Since my childhood I’ve been hearing stories about it. Stories of different kinds and answers funnier than the previous ones. I’m talking about the ‘Man In The Moon’, the rocky outline of the moon’s surface, which is often mistaken for a face. It is known as the Ocean of Storms or Procellarum.
Now NASA scientists have solved the baffling mystery of ‘Man In The Moon’ with the help of NASA’s Gravity Recovery and Interior Laboratory (GRAIL) and this makes me sad in a weird way. Maybe because now I know the truth and all those fascinating stories are now fake to me.
Scientists believed that this impression was caused by an asteroid impact. But on the contrary it was caused by some activities happening underneath the moon’s surface.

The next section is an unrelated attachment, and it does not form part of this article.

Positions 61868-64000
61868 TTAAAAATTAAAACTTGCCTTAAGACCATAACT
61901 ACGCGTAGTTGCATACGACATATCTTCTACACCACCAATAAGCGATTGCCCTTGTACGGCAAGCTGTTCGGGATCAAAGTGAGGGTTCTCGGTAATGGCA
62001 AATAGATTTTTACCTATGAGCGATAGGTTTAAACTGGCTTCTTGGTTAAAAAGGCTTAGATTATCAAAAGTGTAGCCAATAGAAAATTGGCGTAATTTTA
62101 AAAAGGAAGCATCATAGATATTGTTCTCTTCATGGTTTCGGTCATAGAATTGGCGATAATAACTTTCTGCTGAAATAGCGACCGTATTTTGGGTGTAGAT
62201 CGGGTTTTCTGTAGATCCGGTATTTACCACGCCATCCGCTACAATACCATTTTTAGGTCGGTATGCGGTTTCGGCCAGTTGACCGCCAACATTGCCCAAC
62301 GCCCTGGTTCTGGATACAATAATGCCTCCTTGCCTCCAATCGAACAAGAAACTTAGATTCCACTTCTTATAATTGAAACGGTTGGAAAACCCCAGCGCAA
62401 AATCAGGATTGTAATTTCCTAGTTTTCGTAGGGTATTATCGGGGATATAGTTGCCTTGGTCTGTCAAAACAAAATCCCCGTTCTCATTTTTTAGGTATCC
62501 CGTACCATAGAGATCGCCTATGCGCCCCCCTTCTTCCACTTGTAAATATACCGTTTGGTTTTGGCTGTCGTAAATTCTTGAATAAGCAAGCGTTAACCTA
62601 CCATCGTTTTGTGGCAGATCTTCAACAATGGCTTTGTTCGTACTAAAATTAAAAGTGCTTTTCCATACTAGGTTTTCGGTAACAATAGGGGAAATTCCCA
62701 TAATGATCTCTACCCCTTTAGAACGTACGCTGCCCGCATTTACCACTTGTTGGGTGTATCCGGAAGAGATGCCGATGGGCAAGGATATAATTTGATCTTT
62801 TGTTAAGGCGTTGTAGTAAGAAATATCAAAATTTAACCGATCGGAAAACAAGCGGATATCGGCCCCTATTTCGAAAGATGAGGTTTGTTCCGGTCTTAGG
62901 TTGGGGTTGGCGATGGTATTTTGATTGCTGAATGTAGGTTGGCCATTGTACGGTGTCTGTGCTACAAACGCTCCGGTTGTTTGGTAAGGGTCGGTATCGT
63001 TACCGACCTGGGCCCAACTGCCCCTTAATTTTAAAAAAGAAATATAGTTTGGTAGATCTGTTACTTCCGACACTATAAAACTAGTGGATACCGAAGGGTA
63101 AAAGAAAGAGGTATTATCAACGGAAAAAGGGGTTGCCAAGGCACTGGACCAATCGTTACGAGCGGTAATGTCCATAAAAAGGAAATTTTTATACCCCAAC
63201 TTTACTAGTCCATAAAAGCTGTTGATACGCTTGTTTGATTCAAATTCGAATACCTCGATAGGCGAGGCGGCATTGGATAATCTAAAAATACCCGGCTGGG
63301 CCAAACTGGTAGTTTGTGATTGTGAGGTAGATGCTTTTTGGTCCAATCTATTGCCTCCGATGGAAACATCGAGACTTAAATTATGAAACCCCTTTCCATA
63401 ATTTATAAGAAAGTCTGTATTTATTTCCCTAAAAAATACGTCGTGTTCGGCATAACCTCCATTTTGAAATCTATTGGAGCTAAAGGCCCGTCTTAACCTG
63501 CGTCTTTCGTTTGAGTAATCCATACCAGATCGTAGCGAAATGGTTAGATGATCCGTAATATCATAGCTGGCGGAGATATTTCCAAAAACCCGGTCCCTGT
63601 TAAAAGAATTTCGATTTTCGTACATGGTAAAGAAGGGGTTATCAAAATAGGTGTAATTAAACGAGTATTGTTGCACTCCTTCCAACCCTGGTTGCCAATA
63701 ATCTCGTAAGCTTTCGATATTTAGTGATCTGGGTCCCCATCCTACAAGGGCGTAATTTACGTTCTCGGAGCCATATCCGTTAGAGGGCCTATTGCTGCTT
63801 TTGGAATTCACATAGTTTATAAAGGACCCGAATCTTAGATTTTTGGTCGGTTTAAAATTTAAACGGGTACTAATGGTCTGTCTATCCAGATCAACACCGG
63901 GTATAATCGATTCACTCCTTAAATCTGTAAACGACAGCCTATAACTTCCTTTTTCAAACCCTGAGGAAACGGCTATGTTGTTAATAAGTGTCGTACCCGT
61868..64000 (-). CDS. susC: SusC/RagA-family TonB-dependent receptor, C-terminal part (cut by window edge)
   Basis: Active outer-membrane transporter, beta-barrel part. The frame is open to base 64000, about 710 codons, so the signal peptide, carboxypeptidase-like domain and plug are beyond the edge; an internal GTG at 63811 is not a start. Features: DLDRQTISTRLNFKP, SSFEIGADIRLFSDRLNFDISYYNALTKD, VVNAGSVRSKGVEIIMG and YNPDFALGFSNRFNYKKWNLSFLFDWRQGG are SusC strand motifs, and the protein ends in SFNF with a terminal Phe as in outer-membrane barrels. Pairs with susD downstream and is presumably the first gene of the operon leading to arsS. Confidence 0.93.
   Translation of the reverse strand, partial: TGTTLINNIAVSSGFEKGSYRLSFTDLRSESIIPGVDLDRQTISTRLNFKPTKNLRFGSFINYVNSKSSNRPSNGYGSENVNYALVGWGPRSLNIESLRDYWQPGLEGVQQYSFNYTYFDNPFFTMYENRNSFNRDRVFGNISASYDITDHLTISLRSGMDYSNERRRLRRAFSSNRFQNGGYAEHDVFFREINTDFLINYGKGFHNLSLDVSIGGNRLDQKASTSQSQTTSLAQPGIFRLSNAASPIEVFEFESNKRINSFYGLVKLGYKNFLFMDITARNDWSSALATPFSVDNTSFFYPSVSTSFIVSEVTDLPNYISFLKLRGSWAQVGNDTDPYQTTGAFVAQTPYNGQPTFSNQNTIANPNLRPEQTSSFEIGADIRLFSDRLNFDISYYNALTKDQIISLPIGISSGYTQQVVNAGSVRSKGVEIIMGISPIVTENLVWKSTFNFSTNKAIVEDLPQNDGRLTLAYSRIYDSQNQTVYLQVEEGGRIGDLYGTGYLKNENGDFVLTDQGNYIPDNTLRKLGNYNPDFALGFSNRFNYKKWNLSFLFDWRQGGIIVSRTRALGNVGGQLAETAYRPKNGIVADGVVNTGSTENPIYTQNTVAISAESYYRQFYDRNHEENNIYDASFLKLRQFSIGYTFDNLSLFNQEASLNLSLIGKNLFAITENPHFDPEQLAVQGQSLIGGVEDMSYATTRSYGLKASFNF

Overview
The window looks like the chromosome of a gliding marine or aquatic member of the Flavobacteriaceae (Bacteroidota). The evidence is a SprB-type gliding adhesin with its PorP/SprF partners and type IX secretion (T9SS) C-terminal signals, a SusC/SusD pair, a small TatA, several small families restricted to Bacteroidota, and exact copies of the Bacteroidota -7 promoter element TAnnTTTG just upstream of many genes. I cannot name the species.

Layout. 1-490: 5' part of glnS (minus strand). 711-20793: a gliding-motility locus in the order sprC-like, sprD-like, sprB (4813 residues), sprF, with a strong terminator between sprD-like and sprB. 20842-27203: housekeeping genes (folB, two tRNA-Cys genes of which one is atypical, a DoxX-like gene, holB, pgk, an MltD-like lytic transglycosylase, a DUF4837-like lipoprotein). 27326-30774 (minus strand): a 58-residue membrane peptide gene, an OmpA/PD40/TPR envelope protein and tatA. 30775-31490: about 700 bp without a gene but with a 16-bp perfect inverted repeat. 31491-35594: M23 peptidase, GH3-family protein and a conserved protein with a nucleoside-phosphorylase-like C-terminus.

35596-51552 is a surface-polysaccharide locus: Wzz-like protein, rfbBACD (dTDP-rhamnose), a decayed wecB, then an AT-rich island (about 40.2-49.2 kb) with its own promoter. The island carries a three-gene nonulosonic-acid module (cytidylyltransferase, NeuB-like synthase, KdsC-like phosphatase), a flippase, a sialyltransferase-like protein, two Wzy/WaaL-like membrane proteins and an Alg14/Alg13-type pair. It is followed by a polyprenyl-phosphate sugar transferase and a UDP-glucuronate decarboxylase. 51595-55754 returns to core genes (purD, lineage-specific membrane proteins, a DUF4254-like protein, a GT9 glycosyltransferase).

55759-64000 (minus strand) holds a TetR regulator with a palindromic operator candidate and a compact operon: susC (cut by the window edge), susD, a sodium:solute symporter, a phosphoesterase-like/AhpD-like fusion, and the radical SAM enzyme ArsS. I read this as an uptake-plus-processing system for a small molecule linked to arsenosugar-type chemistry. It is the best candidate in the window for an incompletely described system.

The latest research, published in the journal Nature suggests it may have been caused by a large plume of magma deep inside the moon coming up towards the surface.
According to the research:
The spatial pattern of magmatic-tectonic structures bounding Procellarum is consistent with their formation in response to thermal stresses produced by the differential cooling of the province relative to its surroundings, coupled with magmatic activity driven by the greater-than-average heat flux in the region.
The researchers found that the border of impressions is not circular, but polygonal and looks like made up of sharp 120-degree angles. These sharp edges couldn’t have been created by impact of some asteroid. Instead, it was produced by cracks due to tension in the moon’s crust which was developed due to cooling of an upwelling plume of hot material from the deep interior.
Read more Science and Space news here